The benefits of working together
No teacher is an island. It takes all of us, working together, to meet the needs of today's students. School librarians are ready for this collaborative challenge. Are you?'
— Jennifer LaGarde, Librarians are ready, are you?
Students benefit when teachers and librarians work together.
- There's more support for individual needs and different learning styles.
- Library services and programmes align with classroom programmes.
- They're modelling life-long learning in an authentic way.
Collaboration can benefit both library and teaching staff by enabling them to:
- exchange ideas from different perspectives
- share their knowledge, skills and expertise
- work in collegial ways or as part of a team so they share responsibilities and workload
- support their work with resources, tools, strategies and new technologies
- reinforce messages to students.
The primary purpose of all instructional collaboration between teachers and librarians is to improve student learning and achievement. — Toni Buzzeo, The collaboration handbook (2008)
How to collaborate successfully
Find out what teachers and students need by:
- asking them 'What can I do with you?' rather than 'What can I do for you?'
- going to briefing, planning or curriculum meetings to listen, learn and share ideas
- using information from surveys, library management systems, observations and assessments.
Start a conversation
Look for opportunities to approach teachers. For example, talk to them:
- when they come into the library with a class, or to make a booking
- at staff or department meetings
- over coffee or during lunch breaks.
You could consider developing short, fun library-based activities involving both students and teachers.
When you first start up a collaboration, seek teachers who are:
- willing to collaborate
- have skills, strengths and influence complementary to your own
- active users of the library
- able to introduce change.
How you and your library can help
School libraries are designed to encourage cross-curricular participation, so they're great environments for collaboration. They're spaces where students, library staff and teachers can work and learn together.
You could offer to:
- provide tools and ideas to support teaching and learning
- share new resources, technologies and programs
- show or promote these to students
- monitor web and print sources of information for teachers' areas of interest, and alert them to these
- help with planning, coaching and evaluating student work.
Planning your collaboration
Ingredients for successful collaboration
Successful collaborations need:
- a common goal with a shared vision and shared objectives
- scheduled planning time
- effective communications
- proactive and involved library staff
- willing, enthusiastic teachers
- school leaders who recognise and support library staff as valued collaborating partners.
School principals: creating libraries as centres of learning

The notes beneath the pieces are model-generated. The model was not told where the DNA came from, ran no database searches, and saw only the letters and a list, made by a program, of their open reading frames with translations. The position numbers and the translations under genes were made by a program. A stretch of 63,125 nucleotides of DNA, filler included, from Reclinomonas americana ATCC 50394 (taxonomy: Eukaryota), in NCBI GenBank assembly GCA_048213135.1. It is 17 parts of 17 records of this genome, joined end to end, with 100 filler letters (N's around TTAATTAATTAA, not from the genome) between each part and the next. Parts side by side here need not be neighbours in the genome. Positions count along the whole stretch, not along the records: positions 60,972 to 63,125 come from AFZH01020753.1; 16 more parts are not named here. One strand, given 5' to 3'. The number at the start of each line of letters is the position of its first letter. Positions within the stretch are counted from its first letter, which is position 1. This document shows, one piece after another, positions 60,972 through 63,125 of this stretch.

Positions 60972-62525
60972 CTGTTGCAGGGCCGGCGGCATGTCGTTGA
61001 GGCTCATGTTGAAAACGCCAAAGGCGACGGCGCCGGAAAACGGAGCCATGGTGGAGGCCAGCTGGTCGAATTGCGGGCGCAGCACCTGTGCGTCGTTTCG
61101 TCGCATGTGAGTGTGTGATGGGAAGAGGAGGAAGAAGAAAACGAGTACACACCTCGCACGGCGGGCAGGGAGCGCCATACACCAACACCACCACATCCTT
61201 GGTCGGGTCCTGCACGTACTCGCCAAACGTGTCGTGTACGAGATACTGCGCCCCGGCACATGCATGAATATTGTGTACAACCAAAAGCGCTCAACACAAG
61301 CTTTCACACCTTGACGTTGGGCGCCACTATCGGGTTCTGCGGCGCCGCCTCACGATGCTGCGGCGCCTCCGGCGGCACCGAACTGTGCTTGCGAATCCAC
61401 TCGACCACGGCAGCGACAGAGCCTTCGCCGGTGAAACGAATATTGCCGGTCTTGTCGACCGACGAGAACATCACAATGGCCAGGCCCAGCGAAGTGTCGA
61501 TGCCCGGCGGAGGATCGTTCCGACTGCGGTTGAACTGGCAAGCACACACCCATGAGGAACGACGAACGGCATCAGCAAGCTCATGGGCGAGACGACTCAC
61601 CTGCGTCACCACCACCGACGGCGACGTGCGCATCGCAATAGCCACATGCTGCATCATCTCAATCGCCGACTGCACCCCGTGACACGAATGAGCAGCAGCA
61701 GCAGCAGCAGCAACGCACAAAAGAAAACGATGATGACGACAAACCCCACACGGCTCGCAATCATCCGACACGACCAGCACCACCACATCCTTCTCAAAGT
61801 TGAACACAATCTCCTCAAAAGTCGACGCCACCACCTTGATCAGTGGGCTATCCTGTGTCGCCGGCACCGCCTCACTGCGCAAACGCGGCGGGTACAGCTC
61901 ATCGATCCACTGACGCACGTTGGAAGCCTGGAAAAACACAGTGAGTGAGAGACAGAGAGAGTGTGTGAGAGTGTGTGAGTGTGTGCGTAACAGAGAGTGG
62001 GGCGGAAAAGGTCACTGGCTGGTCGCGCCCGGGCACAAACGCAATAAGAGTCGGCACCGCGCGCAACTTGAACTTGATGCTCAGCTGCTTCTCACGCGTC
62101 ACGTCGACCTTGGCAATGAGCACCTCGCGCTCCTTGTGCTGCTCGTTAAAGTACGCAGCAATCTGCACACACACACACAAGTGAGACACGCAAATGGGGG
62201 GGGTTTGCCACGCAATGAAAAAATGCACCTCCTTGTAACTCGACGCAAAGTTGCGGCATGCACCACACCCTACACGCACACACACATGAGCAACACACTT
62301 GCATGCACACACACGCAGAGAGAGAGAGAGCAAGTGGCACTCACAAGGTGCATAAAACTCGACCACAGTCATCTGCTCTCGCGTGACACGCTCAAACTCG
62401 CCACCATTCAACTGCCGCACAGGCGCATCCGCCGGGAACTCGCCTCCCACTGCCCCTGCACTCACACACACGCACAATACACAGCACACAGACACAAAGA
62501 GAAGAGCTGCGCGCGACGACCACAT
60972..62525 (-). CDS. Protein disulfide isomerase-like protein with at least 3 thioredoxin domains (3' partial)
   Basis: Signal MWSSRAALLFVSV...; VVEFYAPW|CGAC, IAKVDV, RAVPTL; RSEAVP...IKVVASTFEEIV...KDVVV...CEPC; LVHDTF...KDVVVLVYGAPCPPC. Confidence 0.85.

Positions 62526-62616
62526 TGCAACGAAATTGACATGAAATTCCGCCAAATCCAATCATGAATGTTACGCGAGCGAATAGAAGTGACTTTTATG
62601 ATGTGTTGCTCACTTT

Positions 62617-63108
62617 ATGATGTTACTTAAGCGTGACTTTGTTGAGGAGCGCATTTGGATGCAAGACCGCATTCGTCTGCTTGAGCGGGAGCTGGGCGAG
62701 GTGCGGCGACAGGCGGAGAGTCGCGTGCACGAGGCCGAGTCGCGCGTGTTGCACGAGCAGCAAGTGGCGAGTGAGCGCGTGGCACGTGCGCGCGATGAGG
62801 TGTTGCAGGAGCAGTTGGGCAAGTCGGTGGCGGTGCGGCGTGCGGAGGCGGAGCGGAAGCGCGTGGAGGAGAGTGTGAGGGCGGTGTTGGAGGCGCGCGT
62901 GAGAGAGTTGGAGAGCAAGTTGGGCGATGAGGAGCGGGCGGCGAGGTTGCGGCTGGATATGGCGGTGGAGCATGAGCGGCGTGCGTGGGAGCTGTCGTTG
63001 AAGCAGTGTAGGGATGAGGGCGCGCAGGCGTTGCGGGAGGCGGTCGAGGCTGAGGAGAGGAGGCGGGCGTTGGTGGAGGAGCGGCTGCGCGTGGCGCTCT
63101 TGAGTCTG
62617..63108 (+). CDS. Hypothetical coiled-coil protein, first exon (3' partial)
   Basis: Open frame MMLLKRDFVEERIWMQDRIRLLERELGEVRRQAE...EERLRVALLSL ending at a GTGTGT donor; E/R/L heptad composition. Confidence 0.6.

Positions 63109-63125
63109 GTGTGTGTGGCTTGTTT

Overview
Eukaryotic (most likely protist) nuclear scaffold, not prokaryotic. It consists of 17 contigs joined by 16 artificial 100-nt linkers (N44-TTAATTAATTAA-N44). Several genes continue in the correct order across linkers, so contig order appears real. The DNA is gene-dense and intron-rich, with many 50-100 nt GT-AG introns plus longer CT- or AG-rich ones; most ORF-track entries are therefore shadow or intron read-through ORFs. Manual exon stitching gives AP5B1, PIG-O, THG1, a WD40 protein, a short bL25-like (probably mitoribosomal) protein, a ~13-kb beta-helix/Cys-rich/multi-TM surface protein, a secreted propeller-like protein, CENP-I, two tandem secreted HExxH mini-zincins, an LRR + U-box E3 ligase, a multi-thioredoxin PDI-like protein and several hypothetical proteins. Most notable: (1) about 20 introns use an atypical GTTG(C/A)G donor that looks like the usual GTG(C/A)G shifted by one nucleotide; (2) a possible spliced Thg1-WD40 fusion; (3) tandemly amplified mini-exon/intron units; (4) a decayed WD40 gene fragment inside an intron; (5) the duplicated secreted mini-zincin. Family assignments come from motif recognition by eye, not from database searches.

Plan your collaboration by:
- working together to define learning outcomes and discussing how the library can support them
- coming up with ideas for activities, effective use of resources and building creative, critical thinking skills
- using any opportunity to share ideas face-to-face
- agreeing to assess the effectiveness of your collaboration — how it affected student learning outcomes, what went well and what could improve.
Technology such as email, shared documents and video-conferencing which overcome time and space restraints give teachers and librarians greater flexibility to work collaboratively.
As well as attending staff briefings and meetings, you could manage your collaboration using online tools such as email, intranet, learning management systems, blogs, wikis, Google Docs or Livebinders.
Build involvement and share your success
A successful collaboration can lead to others. Continue to build involvement by:
- seeking opportunities to talk at staff meetings
- offering the library’s spaces and services
- participating in teams or committees, and being involved in decision-making and planning
- keeping senior management apprised of plans, developments successes and issues.
Publicise effective collaborations. Collect evidence of your success and use this to promote and improve your practice. Keep samples of planning and student work to show others.
Find out more
Let’s get together Thursday — five keys to collaboration Part one: warm and welcoming — a 2014 blog by Jennifer Laboon for Knowledgequest
Let’s get together Thursday — five keys to collaboration Part two: be collaboration worthy! — a 2014 blog by Jennifer Laboon for Knowledgequest
Inspire collaboration: a quick and easy guide for super busy school librarians — an article by Sarah Deringer for INALJ
Collaborative strategies — some ideas to try developed by Senga White of Southland Boys High School
Teacher/librarian collaboration — from a teacher’s perspective — a blog by Senga White